Page last updated at 05:27 GMT, Thursday, 15 May 2008 06:27 UK

Crime survey to include children

Child using mobile phone
Many children carry expensive gadgets - putting them at more risk of crime

Children under 16 are to be included in the British Crime Survey for the first time, the home secretary has announced.

While expected to cause a rise in crime statistics, Jacqui Smith said the move would offer an understanding of how crime affects young people.

Children's groups want youngsters to be included in the BCS and Ms Smith has asked for views on how to survey them.

Meanwhile, research suggests that one in eight children aged 11 to 16 has been the victim of a gadget theft.

Children's groups say there is no reason for young people not to be surveyed and the Home Office is appealing for advice on which age groups should take part in the BCS.

This could result in children under 10 - who legally cannot be held responsible for their actions - being asked if they have been victims of crime.

Children are amongst the most victimised of all age groups when it comes to crimes like violence, and yet we more often hear about children as criminals themselves.
Kathy Evans, The Children's Society

The BCS is currently based on the conclusions of 40,000 interviews conducted with adults about their experience of crime.

Ms Smith said: "We know that young people remain more likely to be victims of crime than perpetrators.

"Extending the BCS will help us to understand better how crime affects young people and do even more to prevent it."

'Staggering complacency'

The shadow home secretary, David Davis, welcomed the changes but said the BSC failed to count other serious crimes such as murder, rape, shoplifting and fraud.

"This demonstrates Labour's staggering complacency - if you don't count crime properly, how can you cut it?," Mr Davis said.

Liberal Democrat home affairs spokesman Chris Huhne also greeted the move, but said more needed to be done to deal with weapons like guns and knives.

"The government has got to take action to get these weapons off our streets by reaching out to communities and using intelligence-led stop and search."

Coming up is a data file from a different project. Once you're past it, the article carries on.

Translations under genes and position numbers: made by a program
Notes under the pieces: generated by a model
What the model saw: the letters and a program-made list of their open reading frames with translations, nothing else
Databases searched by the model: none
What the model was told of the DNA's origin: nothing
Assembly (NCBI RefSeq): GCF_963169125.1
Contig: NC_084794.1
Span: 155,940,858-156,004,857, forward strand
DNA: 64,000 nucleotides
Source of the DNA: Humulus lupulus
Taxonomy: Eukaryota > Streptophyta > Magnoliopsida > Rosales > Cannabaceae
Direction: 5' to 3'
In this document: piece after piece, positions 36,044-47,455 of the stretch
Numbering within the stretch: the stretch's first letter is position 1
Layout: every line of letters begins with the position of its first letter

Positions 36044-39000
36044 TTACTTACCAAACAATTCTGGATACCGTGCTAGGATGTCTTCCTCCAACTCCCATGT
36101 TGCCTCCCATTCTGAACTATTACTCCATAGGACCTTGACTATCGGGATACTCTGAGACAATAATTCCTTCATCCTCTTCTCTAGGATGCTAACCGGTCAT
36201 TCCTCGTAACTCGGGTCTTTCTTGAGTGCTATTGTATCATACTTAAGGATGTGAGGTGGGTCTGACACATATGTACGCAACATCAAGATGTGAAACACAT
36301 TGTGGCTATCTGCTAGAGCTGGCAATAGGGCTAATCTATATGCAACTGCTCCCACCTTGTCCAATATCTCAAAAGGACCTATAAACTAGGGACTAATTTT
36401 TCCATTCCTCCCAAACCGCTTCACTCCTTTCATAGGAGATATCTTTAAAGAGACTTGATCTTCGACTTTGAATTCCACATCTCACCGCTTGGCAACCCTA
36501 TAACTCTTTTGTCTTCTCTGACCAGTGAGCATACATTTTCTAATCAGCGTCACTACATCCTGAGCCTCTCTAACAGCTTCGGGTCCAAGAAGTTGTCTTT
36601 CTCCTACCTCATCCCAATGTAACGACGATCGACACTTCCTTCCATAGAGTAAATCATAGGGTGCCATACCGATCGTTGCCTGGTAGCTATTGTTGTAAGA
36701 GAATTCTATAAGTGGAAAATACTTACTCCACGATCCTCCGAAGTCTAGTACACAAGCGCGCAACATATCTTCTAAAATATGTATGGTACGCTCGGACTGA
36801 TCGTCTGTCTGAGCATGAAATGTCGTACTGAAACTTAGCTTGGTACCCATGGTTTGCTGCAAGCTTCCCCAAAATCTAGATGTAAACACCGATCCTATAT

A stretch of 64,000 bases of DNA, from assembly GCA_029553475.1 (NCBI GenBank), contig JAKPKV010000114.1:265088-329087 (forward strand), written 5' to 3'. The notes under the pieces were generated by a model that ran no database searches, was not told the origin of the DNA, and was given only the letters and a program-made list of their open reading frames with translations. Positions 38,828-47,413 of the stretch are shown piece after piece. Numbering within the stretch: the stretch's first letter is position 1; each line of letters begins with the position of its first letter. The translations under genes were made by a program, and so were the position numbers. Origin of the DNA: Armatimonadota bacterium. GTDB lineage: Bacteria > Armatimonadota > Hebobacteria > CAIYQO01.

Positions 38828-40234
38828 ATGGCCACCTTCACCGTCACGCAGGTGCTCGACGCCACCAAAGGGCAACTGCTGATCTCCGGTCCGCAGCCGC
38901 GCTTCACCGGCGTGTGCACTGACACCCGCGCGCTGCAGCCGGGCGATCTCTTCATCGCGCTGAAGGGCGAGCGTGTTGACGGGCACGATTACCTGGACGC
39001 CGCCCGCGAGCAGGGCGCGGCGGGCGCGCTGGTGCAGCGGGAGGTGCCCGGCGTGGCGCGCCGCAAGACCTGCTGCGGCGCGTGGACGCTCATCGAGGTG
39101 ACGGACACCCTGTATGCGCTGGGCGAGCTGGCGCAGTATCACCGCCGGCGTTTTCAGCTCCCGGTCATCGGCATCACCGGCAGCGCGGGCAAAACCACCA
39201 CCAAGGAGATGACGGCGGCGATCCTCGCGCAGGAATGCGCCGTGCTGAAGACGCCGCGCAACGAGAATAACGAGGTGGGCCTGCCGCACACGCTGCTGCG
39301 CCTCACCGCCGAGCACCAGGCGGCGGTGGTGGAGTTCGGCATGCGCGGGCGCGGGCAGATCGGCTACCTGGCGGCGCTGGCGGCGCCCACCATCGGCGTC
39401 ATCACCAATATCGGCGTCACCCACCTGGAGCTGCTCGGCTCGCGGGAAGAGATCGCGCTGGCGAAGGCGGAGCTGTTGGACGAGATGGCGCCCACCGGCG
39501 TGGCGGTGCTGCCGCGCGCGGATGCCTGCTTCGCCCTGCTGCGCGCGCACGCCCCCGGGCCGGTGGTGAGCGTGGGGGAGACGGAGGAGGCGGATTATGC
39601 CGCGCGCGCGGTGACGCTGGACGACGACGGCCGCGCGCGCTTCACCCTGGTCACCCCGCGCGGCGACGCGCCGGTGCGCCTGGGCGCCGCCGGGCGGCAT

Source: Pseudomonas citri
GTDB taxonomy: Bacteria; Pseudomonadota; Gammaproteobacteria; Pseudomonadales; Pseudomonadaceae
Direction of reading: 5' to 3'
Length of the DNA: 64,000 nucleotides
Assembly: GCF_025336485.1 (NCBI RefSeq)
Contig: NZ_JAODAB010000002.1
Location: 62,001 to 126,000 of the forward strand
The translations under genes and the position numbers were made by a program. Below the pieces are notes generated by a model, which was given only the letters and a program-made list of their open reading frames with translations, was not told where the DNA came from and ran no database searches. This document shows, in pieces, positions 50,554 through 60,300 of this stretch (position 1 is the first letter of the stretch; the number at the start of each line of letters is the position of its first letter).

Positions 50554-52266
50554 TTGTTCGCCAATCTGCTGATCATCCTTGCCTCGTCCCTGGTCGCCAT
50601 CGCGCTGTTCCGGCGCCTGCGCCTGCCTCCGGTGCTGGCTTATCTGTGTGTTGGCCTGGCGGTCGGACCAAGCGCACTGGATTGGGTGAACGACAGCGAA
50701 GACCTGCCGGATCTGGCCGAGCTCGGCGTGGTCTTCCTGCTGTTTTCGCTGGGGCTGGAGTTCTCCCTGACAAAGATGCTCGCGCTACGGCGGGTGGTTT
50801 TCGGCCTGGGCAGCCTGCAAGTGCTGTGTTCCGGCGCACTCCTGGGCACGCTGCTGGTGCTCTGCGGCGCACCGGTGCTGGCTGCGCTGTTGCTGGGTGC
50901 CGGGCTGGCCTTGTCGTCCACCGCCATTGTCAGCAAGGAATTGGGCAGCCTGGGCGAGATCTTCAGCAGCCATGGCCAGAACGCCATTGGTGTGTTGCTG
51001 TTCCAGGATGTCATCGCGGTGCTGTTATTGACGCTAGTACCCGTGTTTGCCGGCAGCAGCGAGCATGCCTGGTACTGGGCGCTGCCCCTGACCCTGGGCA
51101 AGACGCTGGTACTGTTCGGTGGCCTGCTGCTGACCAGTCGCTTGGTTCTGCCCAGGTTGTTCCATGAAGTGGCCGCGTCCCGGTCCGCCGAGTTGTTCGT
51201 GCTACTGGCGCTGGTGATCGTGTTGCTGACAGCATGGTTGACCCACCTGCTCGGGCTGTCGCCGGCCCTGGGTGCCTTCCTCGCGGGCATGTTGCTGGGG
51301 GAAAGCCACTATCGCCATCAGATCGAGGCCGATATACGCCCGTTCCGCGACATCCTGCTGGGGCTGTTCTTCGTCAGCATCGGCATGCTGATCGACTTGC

Tim Bateman, of crime reduction charity Nacro, said the decision "should go some way to redressing the balance between the public's perception that young people are primarily offenders and the reality that they are subject to relatively high levels of victimisation".

Expensive belongings

Kathy Evans, Director of Policy at The Children's Society, said the extension of the British Crime Survey to include children was long-overdue.

"Children are amongst the most victimised of all age groups when it comes to crimes like violence, and yet we more often hear about children as criminals themselves.

"It is essential, when the BCS is so influential in public policy on crime, that it should include a truer picture of the volume and type of offences against crime's youngest victims," she added.

Design Council poll findings
One in eight children has had a gadget stolen in the last three years
One in three were occupied - listening to music, texting, talking on a mobile - when the item was stolen
97% carry an expensive item on them; 85% frequently carry a mobile phone
Almost half of those who carry an expensive item estimate its value at 100 to 500

The announcement comes as a poll conducted for the Design Council shows that children are vulnerable to crime - one in eight has had a gadget stolen in the last three years.

The poll of 1,000 children aged 11 to 16 found that one in three victims were listening to music on headphones, talking on a mobile, texting, or playing games on a console when their item was stolen.

It also found that 97% of children carry expensive belongings on them, with almost half estimating the value of their product at between 100 and 500.

Bags which 'scream'

UK technology designers and manufacturers will join the home secretary later at an event, hosted by the Design Council, to discuss new ways of harnessing design power to combat crime.

Initiatives include chairs with hidden compartments to hold personal belongings, bags which "scream" when snatched, and "M"- shaped bike racks which encourage cyclists to lock up their bikes properly.

The Home Office use two methods to count crime; the BCS and Recorded Crime statistics.

The BCS interviews 40,000 people over a 12-month period to determine their experience of crime.

The Recorded Crime statistics are the number reported to the police.




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